“Expectation is the root of all heartache.” – William Shakespeare

Expectations is a common terminology in our language and even more prevalent in our hearts in minds. Often times we don’t have the courage to speak out our expectations but hope and assume the people we relate with will get it. We are not mind readers please, cut us some slack. As annoying as it gets when our expectations are not met probably is how annoying it gets for another to realize you had an expectation on them, who not save each other the heartache?

Last Friday as part of our Ryculture Team meetings, our topic of discussion was “Expectations” and specifically; (i) Whether we should have expectations and (ii) How to deal with expectations on us. We had a noble discussion and then today in a phone conversation with a friend I mentioned that I was figuring out what to write about and the same topic came up so I decided to get to work. I will be as honest and open as I can on my take which captures what we had in our discussion (we are still debating whether to share them on a podcast; please help us break the deadlock by giving us your suggestion below) and my life experiences.

Should we have expectations? Yes and No. I believe at an individual level we need to have expectations on ourselves. In a way it is a way of setting standards for yourself anchored on your values, ideals and way of life. It means there is a way in which we operate, there are limits to what we can accept, tolerate and totally can’t accommodate. Having expectations on oneself also in some way gives you the push to pursue your dreams and aspirations. It keeps you on your toes as you don’t expect to fail yourself in the process.

When it comes to having expectations on others, it’s my belief that the world owes you nothing and you don’t owe it anything. On this account I recently saw a post that stated that Procrastination is the arrogant assumption that God owes you another opportunity to do what you had time to do.” I tend to relate expectations we have on others to this. When you have an expectation on others to behave, act or fail to act in a particular way you are either acting or not acting in a way you would otherwise have in the hope that their choice will feed into your plan. The only thing you miss is that you don’t have control in whether they act or fail to in the way you expect them to. In life I have had a chance to interact with disappointed people and those who have had their expectations come true. In both cases they attributed it to luck, whether bad or good. Why would you leave your circumstances and life to luck like you can call on it to play out nicely?

When we have high expectations on others instead of only opening room for disappointment, we are giving these individuals power to control us. I remember in my high school days when people would brag of rich or connected uncles who would fix them to good jobs and all they needed was get a KCSE certificate. I am not here to preempt but often than not these always go south. It’s one key attribute I love about the teachings from my father. In third year of university, he sold one of his bulls and bought me a laptop. It was a treasured item considering I was partly lagging behind in my school work and personal projects that I hoped to work on. Unfortunately, in less that a year a more appropriate owner decided to take it from my room and I was back to square one. It wasn’t one of the best moments and as always one has to look for options. I talked to my father about the incident and on suggesting he buy me another laptop, he was stun and rightfully so in his response:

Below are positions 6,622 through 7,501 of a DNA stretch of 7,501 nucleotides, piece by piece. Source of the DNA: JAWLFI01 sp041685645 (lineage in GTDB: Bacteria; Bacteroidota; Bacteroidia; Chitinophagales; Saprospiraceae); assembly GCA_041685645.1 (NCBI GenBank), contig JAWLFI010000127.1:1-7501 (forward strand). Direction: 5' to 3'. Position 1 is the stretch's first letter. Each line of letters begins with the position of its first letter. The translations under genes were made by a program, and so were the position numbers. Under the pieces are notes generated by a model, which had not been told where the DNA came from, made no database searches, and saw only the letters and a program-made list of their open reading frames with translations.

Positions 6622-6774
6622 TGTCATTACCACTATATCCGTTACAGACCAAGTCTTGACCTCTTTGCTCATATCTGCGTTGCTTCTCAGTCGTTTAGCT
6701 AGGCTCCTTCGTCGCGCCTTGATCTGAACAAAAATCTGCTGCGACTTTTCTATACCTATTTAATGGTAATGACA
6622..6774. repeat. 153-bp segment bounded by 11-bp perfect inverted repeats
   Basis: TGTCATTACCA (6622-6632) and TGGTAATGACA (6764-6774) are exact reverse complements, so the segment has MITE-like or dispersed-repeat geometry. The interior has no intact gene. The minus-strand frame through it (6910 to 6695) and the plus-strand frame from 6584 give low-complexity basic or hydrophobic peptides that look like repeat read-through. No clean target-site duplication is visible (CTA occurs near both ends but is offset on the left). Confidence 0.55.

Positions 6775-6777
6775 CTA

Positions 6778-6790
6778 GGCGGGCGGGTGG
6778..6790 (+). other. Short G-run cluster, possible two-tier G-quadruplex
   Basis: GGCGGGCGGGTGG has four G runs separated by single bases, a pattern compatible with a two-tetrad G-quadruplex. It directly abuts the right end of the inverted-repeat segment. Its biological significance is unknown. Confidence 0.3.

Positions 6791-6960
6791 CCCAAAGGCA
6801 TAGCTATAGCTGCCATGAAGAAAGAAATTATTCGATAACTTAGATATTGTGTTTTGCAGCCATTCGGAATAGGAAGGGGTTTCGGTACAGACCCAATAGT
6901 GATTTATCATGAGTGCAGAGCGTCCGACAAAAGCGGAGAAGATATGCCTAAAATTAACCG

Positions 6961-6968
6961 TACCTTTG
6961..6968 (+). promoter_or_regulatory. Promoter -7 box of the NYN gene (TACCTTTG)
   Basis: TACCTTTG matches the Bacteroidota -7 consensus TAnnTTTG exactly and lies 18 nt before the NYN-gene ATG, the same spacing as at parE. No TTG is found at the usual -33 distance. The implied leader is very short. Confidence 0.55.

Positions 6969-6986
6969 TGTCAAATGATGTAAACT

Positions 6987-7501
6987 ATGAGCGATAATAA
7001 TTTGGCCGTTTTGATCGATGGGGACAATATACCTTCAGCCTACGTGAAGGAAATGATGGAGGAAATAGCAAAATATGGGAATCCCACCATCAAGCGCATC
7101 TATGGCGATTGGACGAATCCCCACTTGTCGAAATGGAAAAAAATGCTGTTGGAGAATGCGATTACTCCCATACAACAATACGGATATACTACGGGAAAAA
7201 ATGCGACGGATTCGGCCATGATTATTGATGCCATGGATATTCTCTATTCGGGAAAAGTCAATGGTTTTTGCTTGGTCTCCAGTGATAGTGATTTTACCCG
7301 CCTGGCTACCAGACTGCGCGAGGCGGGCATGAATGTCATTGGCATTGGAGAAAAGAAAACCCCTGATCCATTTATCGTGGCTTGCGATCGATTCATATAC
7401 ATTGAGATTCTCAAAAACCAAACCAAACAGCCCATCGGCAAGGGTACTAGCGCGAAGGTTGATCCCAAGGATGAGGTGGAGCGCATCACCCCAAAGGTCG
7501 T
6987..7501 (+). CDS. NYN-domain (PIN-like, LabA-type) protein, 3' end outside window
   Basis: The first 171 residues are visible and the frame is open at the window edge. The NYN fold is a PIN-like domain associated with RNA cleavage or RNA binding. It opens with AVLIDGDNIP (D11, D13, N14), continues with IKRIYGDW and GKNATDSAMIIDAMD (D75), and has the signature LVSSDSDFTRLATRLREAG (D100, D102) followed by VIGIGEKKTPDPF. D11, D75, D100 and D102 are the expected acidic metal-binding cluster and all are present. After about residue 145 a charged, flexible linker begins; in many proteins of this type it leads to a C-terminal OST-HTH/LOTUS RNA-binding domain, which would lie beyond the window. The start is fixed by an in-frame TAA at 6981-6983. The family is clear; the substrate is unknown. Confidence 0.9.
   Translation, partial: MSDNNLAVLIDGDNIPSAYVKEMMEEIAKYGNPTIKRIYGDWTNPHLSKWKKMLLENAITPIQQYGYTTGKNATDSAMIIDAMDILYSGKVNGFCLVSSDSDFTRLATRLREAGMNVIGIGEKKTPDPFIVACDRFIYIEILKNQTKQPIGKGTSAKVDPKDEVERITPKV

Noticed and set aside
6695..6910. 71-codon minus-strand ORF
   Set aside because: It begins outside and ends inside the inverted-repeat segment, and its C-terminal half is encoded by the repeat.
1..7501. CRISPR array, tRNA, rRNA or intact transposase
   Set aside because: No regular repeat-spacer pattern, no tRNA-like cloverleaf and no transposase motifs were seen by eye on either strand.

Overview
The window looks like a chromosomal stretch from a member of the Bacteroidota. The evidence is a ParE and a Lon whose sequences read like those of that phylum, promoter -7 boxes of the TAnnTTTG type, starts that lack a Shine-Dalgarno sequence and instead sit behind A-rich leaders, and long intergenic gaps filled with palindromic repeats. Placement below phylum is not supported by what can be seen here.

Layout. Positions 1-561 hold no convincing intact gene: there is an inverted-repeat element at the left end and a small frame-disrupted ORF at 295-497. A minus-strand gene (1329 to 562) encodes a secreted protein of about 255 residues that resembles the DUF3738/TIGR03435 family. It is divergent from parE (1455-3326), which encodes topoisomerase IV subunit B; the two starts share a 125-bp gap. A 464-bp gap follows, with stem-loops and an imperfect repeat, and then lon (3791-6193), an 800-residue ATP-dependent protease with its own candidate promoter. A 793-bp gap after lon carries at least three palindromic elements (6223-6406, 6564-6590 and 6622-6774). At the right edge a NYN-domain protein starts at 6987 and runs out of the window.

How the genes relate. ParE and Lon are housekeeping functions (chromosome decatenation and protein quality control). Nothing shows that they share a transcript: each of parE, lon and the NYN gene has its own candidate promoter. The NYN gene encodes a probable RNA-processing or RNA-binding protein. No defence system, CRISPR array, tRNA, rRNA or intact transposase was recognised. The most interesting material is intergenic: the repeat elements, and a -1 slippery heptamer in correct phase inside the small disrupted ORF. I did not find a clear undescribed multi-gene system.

“Dave you remember I sold my biggest bull to buy you a laptop? I did what I could and you’ll have to find a way this time. Legitimately, my legally stipulated provision of care for you ended when you turned 18, anything I’m doing beyond this is out of goodwill and kindness.”

There it went and I realized that I had to either take responsibility or stay down. The latter wasn’t an option and I have tried over time not to expect much from people but instead act within my means, do my part and accept the outcomes.

How do you deal with expectations on you? I may not have an outright answer to this but most often as I earlier alluded people don’t explicitly express their expectations. This means they are constructs in your mind unless they tell you about them. On the other hand for those who tell you about their expectations, you either fulfill it or not and make it clear to them whether you will or won’t. The most conflicted expectation on us normally come from people we care about and would have wished to be there for on each and every circumstance. It’s okay to acknowledge that we have limits and we may never be able to meet all their expectations.

Another key anecdote from my dad was about a case we were discussing about people who expect you to sort them out financially i.e. loan them money. In his approach it’s as simple as it can be. When one asks of any help from you they definitely lack in that area and hope you are able to. If you are please help them. Otherwise make just let them know you don’t have the ability. Considering they didn’t have means you also are capable of not having. If they are broke, you also can be broke. Don’t beat yourself up over it.

“Expectations are just that. They may or may not be real. Both ways you are not in this world to live up to someone’s expectations of you and they also should not be obliged to live up to your expectations. Be and let be.”

Ps. I love my dad for being the great man he is. Here is a piece I wrote for him on his birthday.

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